27 July 2007

Chinese Traffic and Food

Traffic in China is something else. Besides the immense number of people in the streets in cars, on bicycles, on scooters, in rickshaws, or on foot, the way they interact is positively fascinating.

Pedestrians hold much of the power...when they're in a group. It doesn't matter if the red stop symbol is illuminated or if the crossing guard is squealing his/her whistle louder than a semi truck. If a group of pedestrians wants to cross the street, good luck stopping them. Drivers are reckless, but they aren't going to run over an entire crowd of people. I took advantage of being outside the jurisdiction of the Seattle Police and joined the jay-walking crowd as often as safely possible.

Then there are bicycles, scooters, and rickshaws. As a lone pedestrian, you have to watch out for traffic in the bike lane just like you would cars because they will not stop for one or two people. They will obey the traffic lights only when convenient and do as they please the rest of the time. Doing as they please may also include driving against traffic. When we took a tour of the hutongs (small neighborhoods) of Beijing, our rickshaw driver did this, and I thought my life was going to be abruptly ended. Scooters are particularly dangerous because they're not always in the bike lane...or even on the road. The sidewalk seemed to be perfectly acceptable if the road and bike lane were too busy. Incredible.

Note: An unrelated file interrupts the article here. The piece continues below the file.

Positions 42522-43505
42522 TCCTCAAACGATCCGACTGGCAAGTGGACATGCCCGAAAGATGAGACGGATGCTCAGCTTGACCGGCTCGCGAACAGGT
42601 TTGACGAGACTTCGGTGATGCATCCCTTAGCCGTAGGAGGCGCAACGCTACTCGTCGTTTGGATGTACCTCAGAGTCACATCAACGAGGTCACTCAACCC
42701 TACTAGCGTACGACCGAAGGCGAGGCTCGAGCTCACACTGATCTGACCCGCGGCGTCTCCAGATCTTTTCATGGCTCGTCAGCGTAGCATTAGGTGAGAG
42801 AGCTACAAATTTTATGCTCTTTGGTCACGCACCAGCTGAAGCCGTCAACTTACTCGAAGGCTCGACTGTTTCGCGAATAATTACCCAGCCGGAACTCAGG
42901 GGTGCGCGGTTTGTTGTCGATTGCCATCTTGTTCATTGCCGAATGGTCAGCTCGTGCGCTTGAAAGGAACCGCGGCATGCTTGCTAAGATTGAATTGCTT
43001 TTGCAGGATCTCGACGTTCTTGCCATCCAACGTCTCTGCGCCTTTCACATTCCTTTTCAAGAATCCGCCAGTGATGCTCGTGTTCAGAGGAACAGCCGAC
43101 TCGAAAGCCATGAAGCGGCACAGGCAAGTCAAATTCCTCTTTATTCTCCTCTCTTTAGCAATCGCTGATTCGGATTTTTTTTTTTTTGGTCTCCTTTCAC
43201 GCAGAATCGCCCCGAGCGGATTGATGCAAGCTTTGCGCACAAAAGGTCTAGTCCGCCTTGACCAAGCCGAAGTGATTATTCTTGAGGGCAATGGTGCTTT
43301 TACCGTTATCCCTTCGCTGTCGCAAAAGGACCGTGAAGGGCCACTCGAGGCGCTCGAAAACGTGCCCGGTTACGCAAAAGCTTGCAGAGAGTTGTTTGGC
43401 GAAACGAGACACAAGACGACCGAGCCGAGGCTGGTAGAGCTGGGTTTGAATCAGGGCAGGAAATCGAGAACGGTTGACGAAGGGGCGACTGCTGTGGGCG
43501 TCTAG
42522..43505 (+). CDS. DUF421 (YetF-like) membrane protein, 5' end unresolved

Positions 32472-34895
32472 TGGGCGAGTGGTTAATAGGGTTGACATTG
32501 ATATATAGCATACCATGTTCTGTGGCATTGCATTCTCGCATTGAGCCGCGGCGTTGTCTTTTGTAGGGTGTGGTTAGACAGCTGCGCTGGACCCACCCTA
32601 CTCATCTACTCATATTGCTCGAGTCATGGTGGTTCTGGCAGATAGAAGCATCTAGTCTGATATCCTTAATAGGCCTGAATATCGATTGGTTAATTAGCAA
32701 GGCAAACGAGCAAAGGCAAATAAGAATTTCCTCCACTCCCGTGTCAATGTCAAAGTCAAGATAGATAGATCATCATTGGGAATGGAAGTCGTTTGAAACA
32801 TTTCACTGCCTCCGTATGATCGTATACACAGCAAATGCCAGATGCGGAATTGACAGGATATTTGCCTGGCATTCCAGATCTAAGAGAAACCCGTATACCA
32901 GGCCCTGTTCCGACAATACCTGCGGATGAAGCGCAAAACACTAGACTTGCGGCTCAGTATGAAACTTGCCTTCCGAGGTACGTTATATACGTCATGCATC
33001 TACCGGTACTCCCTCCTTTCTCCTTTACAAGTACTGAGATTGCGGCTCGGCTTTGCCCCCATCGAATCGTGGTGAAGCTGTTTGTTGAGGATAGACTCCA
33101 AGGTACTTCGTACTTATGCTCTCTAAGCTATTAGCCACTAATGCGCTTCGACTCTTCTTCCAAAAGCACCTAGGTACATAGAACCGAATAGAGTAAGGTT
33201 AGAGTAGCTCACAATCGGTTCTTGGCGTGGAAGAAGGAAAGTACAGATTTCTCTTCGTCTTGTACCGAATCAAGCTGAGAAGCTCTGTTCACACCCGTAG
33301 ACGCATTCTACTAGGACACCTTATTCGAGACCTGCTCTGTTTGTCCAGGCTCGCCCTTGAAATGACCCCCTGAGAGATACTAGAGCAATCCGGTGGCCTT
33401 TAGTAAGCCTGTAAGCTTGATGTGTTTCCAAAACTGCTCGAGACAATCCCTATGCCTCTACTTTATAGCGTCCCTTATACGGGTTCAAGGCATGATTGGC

Vehicular travel is probably the most dangerous, however. Seat belts are rarely worn, and I don't recall seeing a single child or infant car seat. Just as with pushing and shoving on the sidewalk, there is no common courtesy or right of way on the roadway. I saw at least three accidents where one car went into another lane and right into the side of an unyielding vehicle. It was not uncommon to see five vehicles (cars, trucks, vans, buses, etc.) attempting to fit across three lanes of road. Though terrifying, I grew accustomed to riding amongst the craziness.

I wish I had good news to report in the food department. The food I had in Beijing was dire - really, truly terrible. One night, we tried hot pot (a pot of boiling broth/oil that is used to cook the raw food you order with it). It was okay, but not enough to make up for the rest of Beijing's disappointment. In Chengdu, I had kung pao chicken at every opportunity.

The experience of eating in a Chinese restaurant as a foreigner was interesting. We'd walk in and ask if there was a menu in English. If not, that was the end. If so, we'd sit down. There would be one page of English menu to replace the 20-page Chinese menu. The menu items would be very simple descriptions like "chicken with cashews." (It's not kung pao chicken outside Sichuan...don't be fooled like I was several times.) There is one menu issued per table, regardless of the number of people sitting at the table. All the while, the wait staff is standing over your shoulder waiting for your order. Once you give them your order, you will only see them again when your food comes out and when you flag them down and beg for the check. When you request the check, the wait staff tells you the total and waits there until receiving the money. The itemized bill may or may not be given to you after your change is returned.

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